Through the juxtaposition of two stories of love, the author has managed to suggest that the laws against interracial association (apartheid) are a cruel interference in what are at times genuine cases of affection, if not love. Leinsdorf comments that he does accept social distinctions between people but does not believe that they should be legally imposed; Thebedi (also in an interview in a Sunday paper) says that her affair with Paulus had been “a thing of our childhood”—a natural outcome of human relationships unaffected by legalisms. Both relationships are terminated through the interference of neighbors rather than through the direct efforts of the authorities: In Part 1, it is suggested that a neighbor or the caretaker at the apartment house was the informer; in Part 2, the other laborers or their women are suspected of informing. However, the situations are alike: There is always someone prepared to adopt a holier-than-thou attitude and to cooperate with officialdom to the discredit of a member of the group.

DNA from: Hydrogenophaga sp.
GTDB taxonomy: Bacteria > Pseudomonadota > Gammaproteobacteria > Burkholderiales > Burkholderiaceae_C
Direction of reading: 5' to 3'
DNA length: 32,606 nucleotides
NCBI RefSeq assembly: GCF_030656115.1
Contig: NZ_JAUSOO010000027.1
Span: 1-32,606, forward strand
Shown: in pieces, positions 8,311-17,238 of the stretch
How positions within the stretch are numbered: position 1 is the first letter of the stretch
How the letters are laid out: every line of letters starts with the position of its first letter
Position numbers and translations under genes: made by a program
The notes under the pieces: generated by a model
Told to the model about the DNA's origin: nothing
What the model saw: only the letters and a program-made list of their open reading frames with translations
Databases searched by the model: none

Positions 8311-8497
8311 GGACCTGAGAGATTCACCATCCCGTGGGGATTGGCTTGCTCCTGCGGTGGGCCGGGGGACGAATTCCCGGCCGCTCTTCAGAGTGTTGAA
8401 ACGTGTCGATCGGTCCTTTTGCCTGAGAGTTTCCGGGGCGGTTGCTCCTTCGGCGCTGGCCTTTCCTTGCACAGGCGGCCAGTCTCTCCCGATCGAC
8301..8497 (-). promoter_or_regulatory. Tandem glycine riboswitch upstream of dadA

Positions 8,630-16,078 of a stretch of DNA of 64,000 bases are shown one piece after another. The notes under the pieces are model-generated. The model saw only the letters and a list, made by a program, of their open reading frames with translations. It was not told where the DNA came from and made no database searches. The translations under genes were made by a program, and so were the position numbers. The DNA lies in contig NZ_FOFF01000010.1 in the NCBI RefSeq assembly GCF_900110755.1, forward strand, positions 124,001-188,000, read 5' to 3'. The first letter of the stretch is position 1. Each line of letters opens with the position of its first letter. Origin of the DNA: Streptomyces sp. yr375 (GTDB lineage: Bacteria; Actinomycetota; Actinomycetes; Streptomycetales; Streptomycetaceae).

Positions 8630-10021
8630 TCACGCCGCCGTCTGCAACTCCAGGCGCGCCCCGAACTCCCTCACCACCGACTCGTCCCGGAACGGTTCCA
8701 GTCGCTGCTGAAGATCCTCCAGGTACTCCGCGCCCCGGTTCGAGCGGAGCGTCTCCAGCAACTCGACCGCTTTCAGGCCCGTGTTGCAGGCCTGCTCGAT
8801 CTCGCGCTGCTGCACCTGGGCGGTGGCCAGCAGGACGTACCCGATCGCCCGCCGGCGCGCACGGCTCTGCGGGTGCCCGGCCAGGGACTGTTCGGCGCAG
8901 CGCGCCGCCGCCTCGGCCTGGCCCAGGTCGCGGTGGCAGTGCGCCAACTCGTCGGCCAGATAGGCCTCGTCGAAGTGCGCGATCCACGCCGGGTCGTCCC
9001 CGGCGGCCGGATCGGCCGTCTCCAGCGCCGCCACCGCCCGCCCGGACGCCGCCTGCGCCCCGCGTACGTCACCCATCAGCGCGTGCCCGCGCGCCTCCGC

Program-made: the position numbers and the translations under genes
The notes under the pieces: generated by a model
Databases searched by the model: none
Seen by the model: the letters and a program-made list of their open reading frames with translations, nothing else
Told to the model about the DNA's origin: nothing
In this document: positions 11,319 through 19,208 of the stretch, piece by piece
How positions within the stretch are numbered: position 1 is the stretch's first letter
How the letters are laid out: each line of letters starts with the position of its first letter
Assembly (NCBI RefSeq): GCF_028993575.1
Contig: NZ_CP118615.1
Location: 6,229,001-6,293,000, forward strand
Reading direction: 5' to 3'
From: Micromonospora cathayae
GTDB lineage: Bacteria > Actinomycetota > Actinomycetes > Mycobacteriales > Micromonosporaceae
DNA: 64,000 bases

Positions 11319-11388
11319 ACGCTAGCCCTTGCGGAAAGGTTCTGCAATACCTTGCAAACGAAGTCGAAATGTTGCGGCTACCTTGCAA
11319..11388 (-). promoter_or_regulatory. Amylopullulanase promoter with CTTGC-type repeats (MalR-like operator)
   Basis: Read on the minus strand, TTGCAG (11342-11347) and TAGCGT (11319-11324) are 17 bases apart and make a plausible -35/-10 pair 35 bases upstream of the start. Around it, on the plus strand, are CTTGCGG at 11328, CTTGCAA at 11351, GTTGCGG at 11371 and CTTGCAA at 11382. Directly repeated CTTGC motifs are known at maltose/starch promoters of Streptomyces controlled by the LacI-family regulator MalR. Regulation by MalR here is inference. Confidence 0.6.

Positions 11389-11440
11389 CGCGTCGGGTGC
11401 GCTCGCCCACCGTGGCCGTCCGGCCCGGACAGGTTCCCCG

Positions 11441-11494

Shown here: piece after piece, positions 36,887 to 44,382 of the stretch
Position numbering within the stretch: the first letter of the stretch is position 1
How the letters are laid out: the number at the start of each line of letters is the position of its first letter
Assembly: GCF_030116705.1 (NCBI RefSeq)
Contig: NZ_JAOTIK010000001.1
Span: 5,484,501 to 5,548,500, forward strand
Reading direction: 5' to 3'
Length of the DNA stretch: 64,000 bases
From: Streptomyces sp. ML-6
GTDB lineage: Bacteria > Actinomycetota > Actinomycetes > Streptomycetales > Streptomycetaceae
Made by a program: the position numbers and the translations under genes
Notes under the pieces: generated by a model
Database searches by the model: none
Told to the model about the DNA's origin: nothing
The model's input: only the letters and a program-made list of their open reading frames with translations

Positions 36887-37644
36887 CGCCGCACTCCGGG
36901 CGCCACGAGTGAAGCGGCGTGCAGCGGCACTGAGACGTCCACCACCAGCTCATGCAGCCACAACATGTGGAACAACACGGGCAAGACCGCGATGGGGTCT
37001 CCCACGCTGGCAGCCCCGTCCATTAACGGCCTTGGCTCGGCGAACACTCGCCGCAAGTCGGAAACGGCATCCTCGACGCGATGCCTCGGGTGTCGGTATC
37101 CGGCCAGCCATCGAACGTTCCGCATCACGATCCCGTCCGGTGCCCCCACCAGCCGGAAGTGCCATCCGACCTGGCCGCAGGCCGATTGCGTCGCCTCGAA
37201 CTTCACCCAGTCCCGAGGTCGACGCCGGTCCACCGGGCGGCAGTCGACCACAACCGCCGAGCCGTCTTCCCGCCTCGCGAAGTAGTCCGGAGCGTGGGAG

In both stories one sees parallel elements and can conclude that a general pattern applies in South Africa, regardless of whether love is found in city or country, in youth or middle age, with black or mulatto, by immigrant European or native Afrikaner, with farm girl or city cashier. In both parts one sees that the treatment of whites by courts is more favorable than that of nonwhites. Nadine Gordimer is not an advocate of miscegenation or of interracial romance. Rather, she suggests that interpersonal relationships should remain exactly that and should not become the concern of government policy. Romance or sex between members of different racial groups should be guided by concern for the involved parties rather than by legislative edict.